Tim Finn’s Top 5 Can’t Miss Concerts – 10/30

This week’s list of recommended shows includes a Halloween bash at our city’s biggest brewery, a benefit for musicians’ health-care fund, and a two-night stand by a cult favorite .

Oct. 31 at The Truman: The Marcus King Band

King, a native of Greenville, S.C., is only 23 but he’s been a live performer for more than a decade, having spent time on stage as a pre-teen with his father, veteran bluesman Marvin King. All that wood-shedding has paid off.

From NPR: “King has created a place for himself amongst the company of guitar virtuosos like Derek Trucks and Gary Clark Jr.”

From Rolling Stone: “King has established himself as an electrifying performer, especially in the jam-rock world, where his slippery guitar style and soulful singing voice have made him a regular draw on the festival circuit.”

For a guy not far removed from adolescence, he has some hefty myth and legend behind him. When 15 he snuck in to a club in North Carolina so he could give a demo to Warren Haynes, guitarist for the Allman Brothers. Haynes would eventually become one of King’s most ardent mentors.

His music fuses Southern rock with the blues and horn-fed soul—James Brown, Chicago, and Blood Sweat & Tears are big influences, as are Miles Davis, Janis Joplin, Aretha Franklin, and John Coltrane. “People with attitude,” he told Rolling Stone.  And he has plenty of that.

Show time is 8 p.m. Tickets are $25 to $75.

Oct. 31 at the Boulevard Tours & Rec Center: Brass and Booojee Halloween

Marcus Lewis is a trombonist extraordinaire whose resume includes membership in Janelle Monae’s touring band. Since he moved to Kansas City a few years ago, he has initiated several projects, the most ambitious of which is the very robust Brass & Boujee, an 18-piece orchestra that fuses the sounds of big-band with hip-hop, producing invigorating results.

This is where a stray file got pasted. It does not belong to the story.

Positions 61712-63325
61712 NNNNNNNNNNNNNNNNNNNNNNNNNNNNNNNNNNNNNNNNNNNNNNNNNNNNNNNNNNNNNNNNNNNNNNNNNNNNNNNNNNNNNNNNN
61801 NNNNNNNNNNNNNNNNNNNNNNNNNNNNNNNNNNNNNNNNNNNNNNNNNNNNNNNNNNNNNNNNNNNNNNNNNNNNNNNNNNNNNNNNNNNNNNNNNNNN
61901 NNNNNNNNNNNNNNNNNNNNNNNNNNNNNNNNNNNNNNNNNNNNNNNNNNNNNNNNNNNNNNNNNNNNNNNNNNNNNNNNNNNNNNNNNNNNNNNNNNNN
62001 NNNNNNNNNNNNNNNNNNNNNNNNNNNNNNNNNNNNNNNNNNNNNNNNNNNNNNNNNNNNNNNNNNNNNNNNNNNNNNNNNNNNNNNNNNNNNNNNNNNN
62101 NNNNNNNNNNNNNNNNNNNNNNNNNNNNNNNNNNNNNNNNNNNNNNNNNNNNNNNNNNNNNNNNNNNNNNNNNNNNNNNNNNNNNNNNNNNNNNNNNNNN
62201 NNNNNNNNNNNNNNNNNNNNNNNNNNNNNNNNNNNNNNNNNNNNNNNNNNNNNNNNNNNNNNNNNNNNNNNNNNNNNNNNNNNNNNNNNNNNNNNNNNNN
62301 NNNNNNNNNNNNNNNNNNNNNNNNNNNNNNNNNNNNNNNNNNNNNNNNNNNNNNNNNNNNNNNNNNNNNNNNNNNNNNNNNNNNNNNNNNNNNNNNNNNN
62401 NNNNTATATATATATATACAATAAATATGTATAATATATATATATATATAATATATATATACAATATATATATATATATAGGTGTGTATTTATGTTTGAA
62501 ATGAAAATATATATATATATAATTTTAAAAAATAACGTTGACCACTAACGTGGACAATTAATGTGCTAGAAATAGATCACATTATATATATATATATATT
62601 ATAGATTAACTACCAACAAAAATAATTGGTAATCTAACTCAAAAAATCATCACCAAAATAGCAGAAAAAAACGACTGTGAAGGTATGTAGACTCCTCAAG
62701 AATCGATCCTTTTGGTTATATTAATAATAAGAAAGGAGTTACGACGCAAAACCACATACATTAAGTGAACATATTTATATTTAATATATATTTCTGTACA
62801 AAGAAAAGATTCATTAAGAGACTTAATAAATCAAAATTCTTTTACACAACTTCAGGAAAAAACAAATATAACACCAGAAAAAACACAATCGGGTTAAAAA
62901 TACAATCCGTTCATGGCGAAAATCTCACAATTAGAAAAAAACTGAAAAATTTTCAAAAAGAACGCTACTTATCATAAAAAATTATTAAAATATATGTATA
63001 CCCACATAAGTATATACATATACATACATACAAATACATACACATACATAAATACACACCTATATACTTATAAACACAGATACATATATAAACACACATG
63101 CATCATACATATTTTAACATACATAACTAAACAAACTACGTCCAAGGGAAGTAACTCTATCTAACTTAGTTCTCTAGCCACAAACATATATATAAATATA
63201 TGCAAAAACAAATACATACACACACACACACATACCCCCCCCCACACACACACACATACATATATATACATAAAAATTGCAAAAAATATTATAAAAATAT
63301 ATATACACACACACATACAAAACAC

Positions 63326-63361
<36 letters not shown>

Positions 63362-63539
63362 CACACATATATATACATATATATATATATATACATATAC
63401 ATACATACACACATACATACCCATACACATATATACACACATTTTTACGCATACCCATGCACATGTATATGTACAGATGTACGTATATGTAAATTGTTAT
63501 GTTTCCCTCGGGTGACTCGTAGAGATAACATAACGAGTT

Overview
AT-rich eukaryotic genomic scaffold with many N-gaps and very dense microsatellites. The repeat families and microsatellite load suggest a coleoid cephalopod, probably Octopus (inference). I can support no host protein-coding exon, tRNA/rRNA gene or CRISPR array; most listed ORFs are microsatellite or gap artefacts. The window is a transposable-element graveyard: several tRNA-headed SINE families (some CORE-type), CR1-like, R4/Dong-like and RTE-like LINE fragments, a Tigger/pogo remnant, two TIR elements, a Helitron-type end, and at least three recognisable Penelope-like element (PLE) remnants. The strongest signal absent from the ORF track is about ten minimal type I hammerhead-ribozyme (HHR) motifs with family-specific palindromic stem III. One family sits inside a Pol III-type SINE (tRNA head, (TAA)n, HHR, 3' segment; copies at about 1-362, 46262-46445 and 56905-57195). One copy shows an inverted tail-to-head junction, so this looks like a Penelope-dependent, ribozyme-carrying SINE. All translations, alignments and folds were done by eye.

Thursday night, Brass & Boujee will become Brass & Booojie, in the spirit of Halloween, when they host a bash on the deck at the Boulevard Tours & Rec Center.

Show time is 7 to 10 p.m. Admission is free. Best costume goes home with a free case of beer. This is a 21-and-older event.

Nov. 1 and Nov. 2: Apocalypse Meow

 This annual event is a major fundraiser for the Midwest Music Foundation, a Kansas City non-profit that helps musicians with no or meager health-care benefits navigate the financial storm that ensues when a medical crisis hits.

 Specifically, it replenishes Abby’s Fund, named after Abigail Henderson, a Kansas City musician who co-founded the foundation after going through a medical crisis of her own. In August 2013, Henderson died after a five-year battle with a pernicious strain of breast cancer.  To date, the foundation has donated tens of thousands of dollars to local musicians who needed help paying bills, medical, rent and otherwise.

This year’s two-day event will be held at two venues. Here’s the schedule:

Friday’s lineup at Mills Record Company, 4045 Broadway:

8 p.m.:  Chris Meck and the Second Sons; 9 p.m.: The Sluts. Admission is free; donations accepted.

Saturday’s lineup at Drexel Hall, 3301 Baltimore:

Main stage: 7:05 p.m.: Slights; 8:15 p.m.: Jesus Loves the Atom Bomb; 9:25 p.m.: Shy Boys; 11 p.m.: Nublvckcity.

Acoustic stage: 7:40 p.m.: AP (spoken word); 8:50 p.m.: Kristie Stremel. 10:10: Anna Cole and The Other Lovers.

Tickets are $15 in advance, $20 at the door. A VIP ticket is available for $50 in advance, $60 at the door. It provides access to the Fling Lounge, a commemorative cup, and complementary beverages and small bites. For tickets and more information, visit midwestmusicfoundation.org.